Atsamaz, his fellow-pupil, is more reserved. “I don’t know what language they were speaking,” he began. “They humiliated us. They would shout out ‘everyone up!’, and then shoot over our heads and order us to sit down again.”

“The explosives were rigged up so that any of the terrorists could blow everything up. It was very crowded and hot, so people took their clothes off.”

Atsamaz is angry with his teachers, “The teachers treated us very badly, they shouted at us not to make a noise. They spread out on the floor, took up all the space and slept, while we spent three days squatting. They’re pigs and not teachers! Only our Russian teacher Albina Fyodorovna tried to look after us. It was she who shouted ‘Don’t go to the toilet, children, they’ll shoot you!’”

Attempts to resist were dealt with harshly. “One man tried to fight the terrorists but they killed him straight away. Two of the women terrorists filmed us on a camera. A woman who’d pushed away a woman ‘shahidka’ [prospective martyr for Islam] was being dragged off, but then they let her alone,” said Atsamaz.

“Their leader had a broken arm. They joked a lot between themselves,” he continued. Both he and Azamat were able to recall snatched phrases they overheard from their captors: “We came here with Allah,” “No one needs you,” “If you make a noise we will shoot all men down to the ninth grade” – in other words anyone aged about 15 or older - and even a phrase in Ossetian: “Pray to Saint George” – a reference to the Ossetians’ patron saint.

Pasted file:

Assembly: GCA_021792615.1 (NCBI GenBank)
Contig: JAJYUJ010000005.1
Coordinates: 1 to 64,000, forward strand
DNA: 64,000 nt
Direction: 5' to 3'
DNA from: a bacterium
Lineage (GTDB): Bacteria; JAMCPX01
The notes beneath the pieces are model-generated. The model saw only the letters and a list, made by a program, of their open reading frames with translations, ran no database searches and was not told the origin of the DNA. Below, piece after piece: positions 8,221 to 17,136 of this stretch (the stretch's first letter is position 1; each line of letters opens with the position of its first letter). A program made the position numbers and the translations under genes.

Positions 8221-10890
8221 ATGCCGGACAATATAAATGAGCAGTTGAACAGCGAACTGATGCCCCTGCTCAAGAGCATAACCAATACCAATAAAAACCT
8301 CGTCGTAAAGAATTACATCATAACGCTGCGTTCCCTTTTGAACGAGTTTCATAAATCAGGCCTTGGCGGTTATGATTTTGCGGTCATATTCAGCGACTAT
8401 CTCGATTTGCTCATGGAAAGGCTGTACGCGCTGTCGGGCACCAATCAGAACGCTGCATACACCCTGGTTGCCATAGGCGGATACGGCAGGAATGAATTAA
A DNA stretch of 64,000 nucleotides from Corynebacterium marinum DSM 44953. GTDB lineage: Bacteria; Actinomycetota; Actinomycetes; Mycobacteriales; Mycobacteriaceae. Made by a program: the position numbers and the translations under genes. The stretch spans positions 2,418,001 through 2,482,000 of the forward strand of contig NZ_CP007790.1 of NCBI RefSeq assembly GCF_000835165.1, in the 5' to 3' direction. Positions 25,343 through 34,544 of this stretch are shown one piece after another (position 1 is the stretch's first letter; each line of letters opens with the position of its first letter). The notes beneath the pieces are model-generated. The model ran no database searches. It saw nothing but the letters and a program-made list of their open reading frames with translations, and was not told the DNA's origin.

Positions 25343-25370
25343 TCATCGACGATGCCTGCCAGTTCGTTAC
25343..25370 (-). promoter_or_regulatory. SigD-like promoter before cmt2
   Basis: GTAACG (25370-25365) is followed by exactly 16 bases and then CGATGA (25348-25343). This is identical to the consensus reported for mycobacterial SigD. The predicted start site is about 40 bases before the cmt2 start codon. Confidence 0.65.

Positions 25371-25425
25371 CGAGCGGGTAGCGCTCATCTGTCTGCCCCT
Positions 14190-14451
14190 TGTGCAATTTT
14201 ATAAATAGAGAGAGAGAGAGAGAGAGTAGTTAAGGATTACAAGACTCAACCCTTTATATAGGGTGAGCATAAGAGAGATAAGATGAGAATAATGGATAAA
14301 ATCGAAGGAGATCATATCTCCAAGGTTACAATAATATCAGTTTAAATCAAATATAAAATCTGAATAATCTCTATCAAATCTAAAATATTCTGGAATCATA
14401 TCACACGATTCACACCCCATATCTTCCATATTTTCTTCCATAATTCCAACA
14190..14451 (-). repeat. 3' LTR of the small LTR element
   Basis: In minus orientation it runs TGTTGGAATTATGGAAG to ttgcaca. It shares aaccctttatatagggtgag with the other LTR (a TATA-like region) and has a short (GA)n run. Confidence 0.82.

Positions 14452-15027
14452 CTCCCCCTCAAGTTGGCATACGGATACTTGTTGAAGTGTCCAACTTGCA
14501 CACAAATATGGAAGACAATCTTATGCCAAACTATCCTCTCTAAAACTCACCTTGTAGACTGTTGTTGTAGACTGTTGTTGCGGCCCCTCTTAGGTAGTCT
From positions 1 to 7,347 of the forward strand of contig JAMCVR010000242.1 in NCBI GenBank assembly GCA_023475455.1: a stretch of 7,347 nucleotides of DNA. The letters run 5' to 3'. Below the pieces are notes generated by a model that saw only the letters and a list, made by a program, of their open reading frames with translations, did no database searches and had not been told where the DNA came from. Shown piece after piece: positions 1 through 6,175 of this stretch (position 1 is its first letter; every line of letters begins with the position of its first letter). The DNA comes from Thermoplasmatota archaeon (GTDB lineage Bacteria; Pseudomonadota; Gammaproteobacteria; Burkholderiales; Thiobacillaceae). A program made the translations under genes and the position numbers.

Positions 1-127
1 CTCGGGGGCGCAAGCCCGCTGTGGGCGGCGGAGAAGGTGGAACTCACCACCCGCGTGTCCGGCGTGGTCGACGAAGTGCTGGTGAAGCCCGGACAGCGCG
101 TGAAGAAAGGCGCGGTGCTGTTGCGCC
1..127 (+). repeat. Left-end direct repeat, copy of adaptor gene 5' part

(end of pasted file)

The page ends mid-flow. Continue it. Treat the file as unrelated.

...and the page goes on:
IWPR also met one of the adult hostages, Ella, a 62 year old pensioner from Beslan, who had gone to the school with her son and two grandsons. Her son and his elder boy got away. The younger child, 10 years old, is still missing.

Ella herself escaped with cuts to here head and leg and a bruised wrist. She burst into tears several times as she told her story. “I have seen such terrible things in my old age.

“I don’t even understand how I jumped out of the window of the gym. It’s quite amazing to me, how I jumped out. I said to myself, ‘If I die, let me die.’ But if God doesn’t kill you, then, you know… otherwise how is it that as old as I am, I have survived this attack and our little boy is still not at home?

“After it was over, some boys picked me up and carried me to a house in their arms. I got off very lightly. God probably loves me, is all I can think.”

Recalling the thirst and hunger of the children, Ella went on, “I had a small chocolate bar” - indicating a length of about five centimetres - “I broke it up into three tiny bits for the children near me and quickly popped it in their mouths.”

“When mothers with little babies said, ‘Please give our babies a drop of water,’ the terrorists said: ‘If it can’t stand it, it can die.’ Their leader told us, ‘Pray to God - those who are going to die, will die; those who deserve to live, will live. But we will make sure no one escapes with his life. You will drown in your own blood.’

“They called us ‘prostitutes, drug addicts, scum, bastards’. Now, am I a bigger bastard than a Chechen? But the headmaster told the children, ‘You’re all heroes.’”

“What I saw - children drinking their own urine, their screaming – will always stay in my eyes and ears, even when I am in the grave,” said Ella.

She broke down crying as she added, “I told myself, ‘Let none of these children die, let me die instead. Because at least I’ve had 60 years of life, but this is just a kid, what has he seen yet?’”

Alan Tskhurbayev is a freelance journalist in North Ossetia. Valery Dzutsev is IWPR’s North Caucasus coordinator in Vladikavkaz.